In the midst of all these worldly pursuits, we often tend to forget and have no time to ask ourselves, “Do I actually have a personal relationship with my loving Lord and Savior, Jesus Christ?”

The words ‘Jesus is Lord’ may come glibly from our lips in prayer, but to actually live out this confession with commitment in this journey through life, is far more difficult and challenging.

“…And no one can say, "Jesus is Lord," except by the Holy Spirit.”  (1 Corinthians 12:3, NAB)

The 'sacrifices' we make during Lent, although for God, our Creator…also affect others around us and naturally, ourselves too, in our relationship with God.  The actions we take and the choices we make in our spiritual journey through Lent has a multi-pronged effect…whether we are what we were called to be…whether we love more or less…whether we remember to be humble and mindful?

The world today seems to constantly echo with a disconcerting chorus of voices, noises, the result of frustrated and failed relationships between parents and children, husbands and wives, siblings, in-laws, friends, colleagues and communities, even between nations!  As a result, individuals become disillusioned with themselves for not being able to relate successfully to their environment…the world they live in…some rebel, fight back whereas others lose hope, become depressed, abandoned, even suicidal.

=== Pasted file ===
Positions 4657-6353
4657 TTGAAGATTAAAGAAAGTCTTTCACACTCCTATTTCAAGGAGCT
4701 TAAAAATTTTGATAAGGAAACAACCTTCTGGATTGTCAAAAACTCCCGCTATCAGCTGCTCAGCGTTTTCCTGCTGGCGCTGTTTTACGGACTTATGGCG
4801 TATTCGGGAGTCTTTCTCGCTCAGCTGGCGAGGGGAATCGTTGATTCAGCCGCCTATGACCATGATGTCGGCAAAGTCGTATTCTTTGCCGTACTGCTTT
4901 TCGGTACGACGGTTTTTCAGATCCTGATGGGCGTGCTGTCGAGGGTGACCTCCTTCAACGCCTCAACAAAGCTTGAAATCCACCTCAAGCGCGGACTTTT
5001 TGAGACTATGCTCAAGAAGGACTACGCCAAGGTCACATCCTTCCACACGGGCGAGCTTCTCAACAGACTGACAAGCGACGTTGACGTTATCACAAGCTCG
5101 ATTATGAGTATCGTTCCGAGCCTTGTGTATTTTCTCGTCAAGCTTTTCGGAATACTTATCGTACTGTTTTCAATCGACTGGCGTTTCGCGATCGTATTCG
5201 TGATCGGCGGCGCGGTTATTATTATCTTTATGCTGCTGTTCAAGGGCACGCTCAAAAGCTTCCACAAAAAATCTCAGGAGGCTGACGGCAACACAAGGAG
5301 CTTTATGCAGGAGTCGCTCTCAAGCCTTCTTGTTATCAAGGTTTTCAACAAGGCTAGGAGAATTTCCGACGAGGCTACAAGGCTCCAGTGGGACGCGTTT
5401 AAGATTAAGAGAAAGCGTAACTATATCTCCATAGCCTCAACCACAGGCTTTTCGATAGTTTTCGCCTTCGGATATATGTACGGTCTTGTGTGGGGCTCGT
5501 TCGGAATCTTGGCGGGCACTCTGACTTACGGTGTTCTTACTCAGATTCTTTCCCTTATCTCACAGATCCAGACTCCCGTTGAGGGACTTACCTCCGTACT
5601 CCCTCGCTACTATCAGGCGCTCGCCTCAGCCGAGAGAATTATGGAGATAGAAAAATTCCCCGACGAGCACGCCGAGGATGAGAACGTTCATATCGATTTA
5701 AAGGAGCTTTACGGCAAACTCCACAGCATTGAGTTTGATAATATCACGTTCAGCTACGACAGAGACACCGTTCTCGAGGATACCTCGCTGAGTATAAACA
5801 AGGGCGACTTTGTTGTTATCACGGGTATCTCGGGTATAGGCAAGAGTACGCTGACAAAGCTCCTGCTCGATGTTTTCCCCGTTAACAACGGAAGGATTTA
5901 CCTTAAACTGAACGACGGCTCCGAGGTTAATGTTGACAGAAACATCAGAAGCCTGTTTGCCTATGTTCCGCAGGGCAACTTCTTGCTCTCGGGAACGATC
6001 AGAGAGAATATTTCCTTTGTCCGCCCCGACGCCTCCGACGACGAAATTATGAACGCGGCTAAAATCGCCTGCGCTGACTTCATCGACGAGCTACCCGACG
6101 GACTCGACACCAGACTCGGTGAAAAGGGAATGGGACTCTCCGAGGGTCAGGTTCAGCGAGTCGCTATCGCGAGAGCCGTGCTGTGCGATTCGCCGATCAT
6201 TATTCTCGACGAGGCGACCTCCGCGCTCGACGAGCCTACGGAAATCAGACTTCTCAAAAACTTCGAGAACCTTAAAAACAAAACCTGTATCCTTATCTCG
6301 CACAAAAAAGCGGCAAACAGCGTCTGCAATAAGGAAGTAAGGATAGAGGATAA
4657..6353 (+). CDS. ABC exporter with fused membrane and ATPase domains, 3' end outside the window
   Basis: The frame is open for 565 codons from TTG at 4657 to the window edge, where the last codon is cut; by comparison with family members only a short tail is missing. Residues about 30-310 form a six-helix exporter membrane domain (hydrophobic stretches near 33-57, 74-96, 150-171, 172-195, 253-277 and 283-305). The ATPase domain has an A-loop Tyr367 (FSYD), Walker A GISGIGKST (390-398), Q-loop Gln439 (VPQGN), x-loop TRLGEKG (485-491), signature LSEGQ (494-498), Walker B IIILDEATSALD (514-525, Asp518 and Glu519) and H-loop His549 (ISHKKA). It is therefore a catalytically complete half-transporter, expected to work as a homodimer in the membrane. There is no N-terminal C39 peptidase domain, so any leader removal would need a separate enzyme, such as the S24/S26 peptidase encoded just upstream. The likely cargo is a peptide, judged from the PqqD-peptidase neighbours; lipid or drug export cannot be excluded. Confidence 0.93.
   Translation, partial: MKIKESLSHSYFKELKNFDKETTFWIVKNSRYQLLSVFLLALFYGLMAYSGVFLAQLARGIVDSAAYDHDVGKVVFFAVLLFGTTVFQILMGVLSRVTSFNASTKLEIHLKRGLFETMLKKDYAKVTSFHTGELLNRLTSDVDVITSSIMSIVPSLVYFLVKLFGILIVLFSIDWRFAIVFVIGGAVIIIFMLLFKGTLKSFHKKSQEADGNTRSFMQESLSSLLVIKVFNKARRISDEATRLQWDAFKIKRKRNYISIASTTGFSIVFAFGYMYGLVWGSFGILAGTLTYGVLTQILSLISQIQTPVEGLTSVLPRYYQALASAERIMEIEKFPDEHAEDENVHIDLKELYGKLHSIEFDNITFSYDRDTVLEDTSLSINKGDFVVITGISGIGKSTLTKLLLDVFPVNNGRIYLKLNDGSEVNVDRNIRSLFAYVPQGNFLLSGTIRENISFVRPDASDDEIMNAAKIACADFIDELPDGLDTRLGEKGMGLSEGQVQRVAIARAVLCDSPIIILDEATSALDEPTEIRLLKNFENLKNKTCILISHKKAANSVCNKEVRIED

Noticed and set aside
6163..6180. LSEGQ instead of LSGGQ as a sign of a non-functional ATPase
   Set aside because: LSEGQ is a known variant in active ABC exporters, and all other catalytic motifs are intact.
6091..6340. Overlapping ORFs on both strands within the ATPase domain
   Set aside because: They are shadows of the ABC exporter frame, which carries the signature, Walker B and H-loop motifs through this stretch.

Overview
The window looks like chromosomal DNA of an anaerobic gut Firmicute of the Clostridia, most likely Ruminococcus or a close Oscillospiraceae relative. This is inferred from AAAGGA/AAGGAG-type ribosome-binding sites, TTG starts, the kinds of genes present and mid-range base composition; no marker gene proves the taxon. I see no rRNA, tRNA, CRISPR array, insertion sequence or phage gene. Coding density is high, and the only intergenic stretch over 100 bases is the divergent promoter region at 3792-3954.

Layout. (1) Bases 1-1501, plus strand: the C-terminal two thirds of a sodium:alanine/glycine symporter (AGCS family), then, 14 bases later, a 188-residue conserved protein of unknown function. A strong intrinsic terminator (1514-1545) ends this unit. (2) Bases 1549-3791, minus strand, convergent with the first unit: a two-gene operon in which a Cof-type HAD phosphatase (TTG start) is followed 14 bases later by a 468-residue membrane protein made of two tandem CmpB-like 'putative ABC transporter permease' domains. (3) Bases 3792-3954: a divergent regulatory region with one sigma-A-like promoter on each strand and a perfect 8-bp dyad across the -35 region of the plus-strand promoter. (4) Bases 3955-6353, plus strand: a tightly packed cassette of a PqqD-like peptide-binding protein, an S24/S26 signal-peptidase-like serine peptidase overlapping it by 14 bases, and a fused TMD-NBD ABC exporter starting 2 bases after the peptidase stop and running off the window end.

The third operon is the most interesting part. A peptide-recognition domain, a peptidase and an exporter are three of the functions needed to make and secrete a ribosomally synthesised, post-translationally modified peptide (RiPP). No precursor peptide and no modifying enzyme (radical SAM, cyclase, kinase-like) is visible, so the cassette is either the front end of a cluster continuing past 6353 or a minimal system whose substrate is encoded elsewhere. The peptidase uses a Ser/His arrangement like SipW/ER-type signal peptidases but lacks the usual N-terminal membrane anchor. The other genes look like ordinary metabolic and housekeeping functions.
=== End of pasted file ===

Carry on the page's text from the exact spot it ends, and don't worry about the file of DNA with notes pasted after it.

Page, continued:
Thus, the journey through Lent is a very opportune time for us, to learn to become more prayerful, cultivate more awareness of God’s presence and grow more deeply into His grace; committing, building, nurturing and strengthening our relationship with Him.

Prayer is our relationship with God.  If we are striving to live, move and act with an awareness of God’s abiding presence at all times, we are praying.  When we are convinced that every heartbeat is a gift from God, that every hair on our head is counted, we are praying.  This awareness and conviction is prayer. …We cannot be constantly addressing our thoughts and words to God in prayer, but our attitudes and mentality can always be prayerfully God oriented.” Msgr. David E. Rosage

Lent is, most of all, an ideal time to remember that we, in the deepest way, must learn to fully depend on God; to let God come into our lives…to remember who we are…to be vulnerable for Him…to allow God to use us as His humble instrument to reflect His light to a very much darkened world we live in.  To listen to Him daily...